Furthermore, we calculate the depth of the order book within these levels. In the example given, this comes out to be $35.32 on the ask side, within the 2% mark.
The following chart provides a clearer visualization of the bid depth (depicted in green), the ask depth (in red), and the ratio between the two compared to its predecessor.
Upon examining this chart, we note that the 2% bid depth decreases significantly from approximately $2500 to around $600. Meanwhile, the ask (or sell) liquidity fluctuates between $1000 and $300.
Towards the end of this specified time period, we notice an ask depth of roughly $1000. This implies that if a buyer transacts with a size of $1000, they could incur a premium of up to 2% for the acquisition of the asset.
Our analysis of these charts primarily focuses on two critical measures: Availability and Consistency.
The ensuing chart presents a stacked bar chart on the left, representing the order book counts within certain depths for both the bid and ask categories separately. The legend clarifies which part of the bar chart corresponds to which depth level.
From the bid order book, as we approach the end of the period, we observe approximately 2 or 3 order levels within the mid-price and 0.5% below the mid-price, and 10 within 5%. In total, there are about 23 order levels (as shown at the top of the bar chart) within the mid-price and 10% below the mid-price.
The trade slippage metric encapsulates the essence of liquidity quality. It is calculated by finding the percentage difference between the executed trade price and the last recorded mid-price for all public trades.
For instance, if a public buy trade is executed at $1.01 and the last recorded mid-price was $1.00, it indicates that the trade experienced a 1% slippage. Similarly, if a public sell trade takes place at $0.99 while the last mid-price remains at $1.00, this trade also experiences a 1% slippage.
The degree of trade slippage is influenced by several factors. Firstly, the spread establishes the minimum slippage on a trade, since any buyer or seller must first traverse the book (pay the spread) to have their trade executed. Secondly, the depth of the order book impacts slippage, as larger order sizes are more likely to consume multiple order levels, thus increasing slippage. A more profound order book implies that larger trades can be completed at a price closer to the mid-price, thereby reducing slippage.
The third factor is the size of the trades. Given the same liquidity conditions (spread and depth), larger trade sizes result in more slippage. However, a relationship exists between liquidity and order sizes: superior liquidity makes it more appealing for users to trade in larger order sizes.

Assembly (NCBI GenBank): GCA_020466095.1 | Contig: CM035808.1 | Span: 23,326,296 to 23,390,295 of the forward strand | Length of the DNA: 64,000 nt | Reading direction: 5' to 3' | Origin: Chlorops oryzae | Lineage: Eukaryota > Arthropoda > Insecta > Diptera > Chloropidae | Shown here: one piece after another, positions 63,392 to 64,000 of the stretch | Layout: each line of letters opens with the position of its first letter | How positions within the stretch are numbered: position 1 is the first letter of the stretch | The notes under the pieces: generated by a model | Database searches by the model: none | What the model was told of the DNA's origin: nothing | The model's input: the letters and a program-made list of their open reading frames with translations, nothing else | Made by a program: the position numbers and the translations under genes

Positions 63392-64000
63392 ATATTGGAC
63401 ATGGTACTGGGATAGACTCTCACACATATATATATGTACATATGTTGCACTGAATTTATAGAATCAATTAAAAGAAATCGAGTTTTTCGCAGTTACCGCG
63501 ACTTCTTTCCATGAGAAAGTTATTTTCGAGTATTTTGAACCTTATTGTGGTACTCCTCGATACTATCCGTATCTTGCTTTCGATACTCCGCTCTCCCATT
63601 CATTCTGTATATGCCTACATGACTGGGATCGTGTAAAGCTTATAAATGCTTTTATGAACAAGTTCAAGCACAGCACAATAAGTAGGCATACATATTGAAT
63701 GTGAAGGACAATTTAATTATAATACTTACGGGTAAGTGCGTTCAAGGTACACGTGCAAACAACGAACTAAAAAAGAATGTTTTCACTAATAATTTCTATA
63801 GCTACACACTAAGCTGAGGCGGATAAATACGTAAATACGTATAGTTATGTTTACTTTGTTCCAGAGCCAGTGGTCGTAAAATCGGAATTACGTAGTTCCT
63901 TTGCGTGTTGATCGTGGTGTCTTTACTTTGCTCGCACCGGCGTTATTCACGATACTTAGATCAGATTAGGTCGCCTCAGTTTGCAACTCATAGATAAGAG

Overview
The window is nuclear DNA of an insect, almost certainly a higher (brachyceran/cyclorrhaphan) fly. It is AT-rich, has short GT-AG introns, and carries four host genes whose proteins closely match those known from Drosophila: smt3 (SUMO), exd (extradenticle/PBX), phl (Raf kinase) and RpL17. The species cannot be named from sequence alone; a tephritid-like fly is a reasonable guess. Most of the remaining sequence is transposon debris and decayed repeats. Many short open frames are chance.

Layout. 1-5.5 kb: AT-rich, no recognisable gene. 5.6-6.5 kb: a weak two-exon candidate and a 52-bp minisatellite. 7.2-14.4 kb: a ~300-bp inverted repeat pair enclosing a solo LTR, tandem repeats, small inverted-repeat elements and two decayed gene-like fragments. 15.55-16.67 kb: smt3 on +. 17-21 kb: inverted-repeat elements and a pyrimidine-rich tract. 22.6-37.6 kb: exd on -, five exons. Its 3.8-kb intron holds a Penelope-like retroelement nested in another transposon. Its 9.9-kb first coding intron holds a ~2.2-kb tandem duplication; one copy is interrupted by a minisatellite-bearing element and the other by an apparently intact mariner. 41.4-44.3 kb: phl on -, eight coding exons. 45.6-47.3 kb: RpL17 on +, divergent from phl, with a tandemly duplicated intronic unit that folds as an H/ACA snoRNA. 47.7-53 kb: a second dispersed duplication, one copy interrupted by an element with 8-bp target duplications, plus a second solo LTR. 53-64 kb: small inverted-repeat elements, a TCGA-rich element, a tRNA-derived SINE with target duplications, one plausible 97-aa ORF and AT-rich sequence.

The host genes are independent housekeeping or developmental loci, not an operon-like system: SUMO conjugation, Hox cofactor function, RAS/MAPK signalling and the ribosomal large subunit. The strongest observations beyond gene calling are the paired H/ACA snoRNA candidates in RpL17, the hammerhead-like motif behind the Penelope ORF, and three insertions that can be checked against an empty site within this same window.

We posit that slippage is a byproduct of maintaining a narrow spread and a deep order book (0.5%, 0.1%, 0.2% depth, etc.), providing a comprehensive reflection of liquidity quality.
The chart displayed above presents the slippage of all public trades during a given time period, formatted as a histogram. In this representation, we focus solely on the count of trades that occur at a specific slippage level, excluding the volume traded.
For instance, it can be observed from the subsequent chart that the majority of trades transpire within a slippage of 0.24%, with some occurring at a slippage of 0.96%.
1. Concentration: Are the majority of trades occurring within a 0.5% slippage for small-cap projects and within a 0.3% slippage for mid-cap projects?
2. Extremes: Are there any trades taking place above the 1% slippage level?
To create a candlestick chart, we compile all public trades and calculate the open, highest, lowest, and last (close) trade prices within a specific candlestick timeframe. Similar to the trade slippage charts, the candlestick chart offers a summary of liquidity quality. Traders may use this chart to determine if a token appears sufficiently appealing to purchase. Large wicks, for instance, may deter traders from transacting in the token.
We place a high value on transparency, which is why we offer these assessments at no cost. This involves monitoring your markets and providing a 5-10 minute explanatory video where we dissect your market dynamics.
Our clients, on the other hand, will receive these dashboards free of charge. This allows them to assess our performance and gain a deeper understanding of their markets.
If you're interested in having us evaluate your market's liquidity, please let us know by reaching out on the "Contact Us" section.
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To benchmark our performance to your current market-maker or find out how liquidity can boost project adoption.